Educational Philosophy and ‘New French Thought’

A forthcoming issue of Educational Philosophy and Theory, parts of which are available online now, has a series of articles on the topic of educational philosophy and ‘New French Thought’. The editors David R. Cole and Joff P.N. Bradley take their cue from the theorists covered in Alexander R. Galloway’s 2010 lectures on ‘French Theory Today: An Introduction to Possible Futures’, which included Catherine Malabou, Bernard Stiegler, Mehdi Belhaj Kacem, Quentin Meillassoux and Francois Laruelle:

This special edition of Educational Philosophy and Theory takes the ideas and philosophical constructions of these thinkers and others and applies them to education.

The issue includes Cole on Laruelle and educational non-philosophy, two articles by Bradley and Anna Kouppanou on Stiegler, technology and education, two articles by Emile Bojesen and Jasmine B. Ulmer on Malabou, brain plasticity and education, and – of interest given our forthcoming reading group on Sedgwick’s ‘Pedagogy of Buddhism’ – Sevket Benhur Oral on Quentin Meillassoux’s speculative materialism and Zen Buddhism for educative purposes. If any of these authors, texts or ideas raised in the issue are of interest to the group, we might think about suggesting some of the works involved for future reading.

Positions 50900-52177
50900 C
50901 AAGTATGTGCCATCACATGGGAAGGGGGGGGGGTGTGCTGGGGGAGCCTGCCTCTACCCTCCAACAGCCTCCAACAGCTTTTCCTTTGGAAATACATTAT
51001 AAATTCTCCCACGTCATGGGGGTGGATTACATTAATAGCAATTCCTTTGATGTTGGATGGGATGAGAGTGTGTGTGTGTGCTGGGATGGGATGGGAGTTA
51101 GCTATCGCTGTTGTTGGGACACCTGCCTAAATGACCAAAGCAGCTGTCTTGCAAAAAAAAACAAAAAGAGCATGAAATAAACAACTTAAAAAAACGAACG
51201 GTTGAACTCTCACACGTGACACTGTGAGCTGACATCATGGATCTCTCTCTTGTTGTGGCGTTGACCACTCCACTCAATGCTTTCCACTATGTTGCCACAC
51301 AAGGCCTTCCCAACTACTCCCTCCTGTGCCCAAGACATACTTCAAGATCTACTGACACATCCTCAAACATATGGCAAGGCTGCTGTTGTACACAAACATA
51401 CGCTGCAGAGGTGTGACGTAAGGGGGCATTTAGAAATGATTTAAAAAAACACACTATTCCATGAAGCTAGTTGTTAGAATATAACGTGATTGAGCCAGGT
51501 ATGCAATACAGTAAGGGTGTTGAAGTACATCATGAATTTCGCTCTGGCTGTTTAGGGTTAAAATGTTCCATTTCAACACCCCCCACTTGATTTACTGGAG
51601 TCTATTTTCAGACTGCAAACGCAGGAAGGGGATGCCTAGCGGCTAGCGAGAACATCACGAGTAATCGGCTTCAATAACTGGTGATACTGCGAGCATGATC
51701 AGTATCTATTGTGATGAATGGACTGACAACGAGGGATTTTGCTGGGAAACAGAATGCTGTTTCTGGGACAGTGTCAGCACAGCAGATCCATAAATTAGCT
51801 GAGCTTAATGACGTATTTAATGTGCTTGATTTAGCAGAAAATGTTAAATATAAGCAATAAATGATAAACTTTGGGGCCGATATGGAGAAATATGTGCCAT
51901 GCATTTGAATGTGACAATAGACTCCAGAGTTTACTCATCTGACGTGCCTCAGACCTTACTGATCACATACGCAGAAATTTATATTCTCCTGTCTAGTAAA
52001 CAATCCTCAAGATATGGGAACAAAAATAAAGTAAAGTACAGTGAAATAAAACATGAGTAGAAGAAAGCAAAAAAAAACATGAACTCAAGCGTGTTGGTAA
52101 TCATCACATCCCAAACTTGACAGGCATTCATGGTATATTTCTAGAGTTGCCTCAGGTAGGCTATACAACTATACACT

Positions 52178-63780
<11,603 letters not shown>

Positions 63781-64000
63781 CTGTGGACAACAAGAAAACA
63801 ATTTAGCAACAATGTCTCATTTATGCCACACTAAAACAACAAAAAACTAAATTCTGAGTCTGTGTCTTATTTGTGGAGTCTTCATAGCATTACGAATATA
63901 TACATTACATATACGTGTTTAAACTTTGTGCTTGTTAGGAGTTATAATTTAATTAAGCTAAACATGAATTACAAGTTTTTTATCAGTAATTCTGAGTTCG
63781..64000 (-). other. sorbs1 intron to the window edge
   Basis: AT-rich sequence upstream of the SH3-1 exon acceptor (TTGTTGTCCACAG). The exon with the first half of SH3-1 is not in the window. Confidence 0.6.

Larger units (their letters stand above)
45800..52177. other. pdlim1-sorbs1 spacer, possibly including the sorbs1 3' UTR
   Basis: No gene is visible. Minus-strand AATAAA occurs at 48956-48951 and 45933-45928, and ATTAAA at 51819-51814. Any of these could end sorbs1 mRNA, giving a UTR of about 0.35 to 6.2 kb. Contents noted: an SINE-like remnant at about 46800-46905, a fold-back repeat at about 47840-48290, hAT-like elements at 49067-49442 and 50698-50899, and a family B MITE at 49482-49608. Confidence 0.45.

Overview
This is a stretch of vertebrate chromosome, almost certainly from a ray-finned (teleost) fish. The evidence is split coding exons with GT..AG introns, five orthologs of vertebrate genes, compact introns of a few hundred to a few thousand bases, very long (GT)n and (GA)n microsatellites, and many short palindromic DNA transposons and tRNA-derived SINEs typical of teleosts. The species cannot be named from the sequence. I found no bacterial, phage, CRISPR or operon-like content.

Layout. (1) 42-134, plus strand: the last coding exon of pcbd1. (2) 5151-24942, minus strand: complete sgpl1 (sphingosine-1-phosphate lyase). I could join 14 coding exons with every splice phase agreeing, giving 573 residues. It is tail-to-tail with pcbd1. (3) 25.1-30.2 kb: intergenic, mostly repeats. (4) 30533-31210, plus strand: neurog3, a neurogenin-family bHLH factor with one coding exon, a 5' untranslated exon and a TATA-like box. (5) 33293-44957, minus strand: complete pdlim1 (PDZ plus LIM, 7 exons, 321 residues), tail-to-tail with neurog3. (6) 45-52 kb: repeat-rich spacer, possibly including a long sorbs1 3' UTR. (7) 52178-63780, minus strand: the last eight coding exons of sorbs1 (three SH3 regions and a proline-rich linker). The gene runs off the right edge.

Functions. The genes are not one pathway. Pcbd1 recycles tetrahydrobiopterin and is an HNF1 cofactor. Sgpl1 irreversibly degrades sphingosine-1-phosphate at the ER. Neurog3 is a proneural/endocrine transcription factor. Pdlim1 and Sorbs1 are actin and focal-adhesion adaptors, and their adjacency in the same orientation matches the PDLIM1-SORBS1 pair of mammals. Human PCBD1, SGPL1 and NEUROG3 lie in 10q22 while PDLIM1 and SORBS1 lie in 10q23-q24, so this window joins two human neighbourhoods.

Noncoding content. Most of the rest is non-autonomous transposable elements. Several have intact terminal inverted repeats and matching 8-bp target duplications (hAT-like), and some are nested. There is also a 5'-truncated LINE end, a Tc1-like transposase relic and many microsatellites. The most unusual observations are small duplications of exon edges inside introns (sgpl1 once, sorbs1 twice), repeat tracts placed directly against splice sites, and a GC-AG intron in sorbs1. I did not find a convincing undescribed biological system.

The Returned

Finally, Cole and Bradley’s introduction makes a significant claim about the importance of theory for research in education:

One could argue that the greatest challenge for the philosophy of education today is to stake its claim amidst the increasing prominence and competitive nature of evidence-based and profit-motivated theories of education. On one side of this point of contention are philosophies of education that owe their heritage to the analytical and empiricist mindset, on the other are those that may be derived from what can be broadly termed continental philosophy and the specific endeavour to develop theory. In the contemporary, globalised situation, where the philosophy of education needs to be appropriate for non-European and non-‘developed’ milieux, the demand to find alternative modes of enquiry is more palpable than ever. It is to ‘New French Thought’ that the editors of this special edition have turned in the hope that some of the tensions, dilemmas and complexities of the current sociopolitical situation may be understood, and a new philosophy of education may be fashioned from an array of contemporary French thinkers. It is anticipated that the new thought that one may derive from France will not allay the clamour for evidence-based claims in education, but it could open up novel avenues for thought, whereby the impasse to non-thought and the obsequy of the philosophy of education may be mitigated.

The introduction can be found here:


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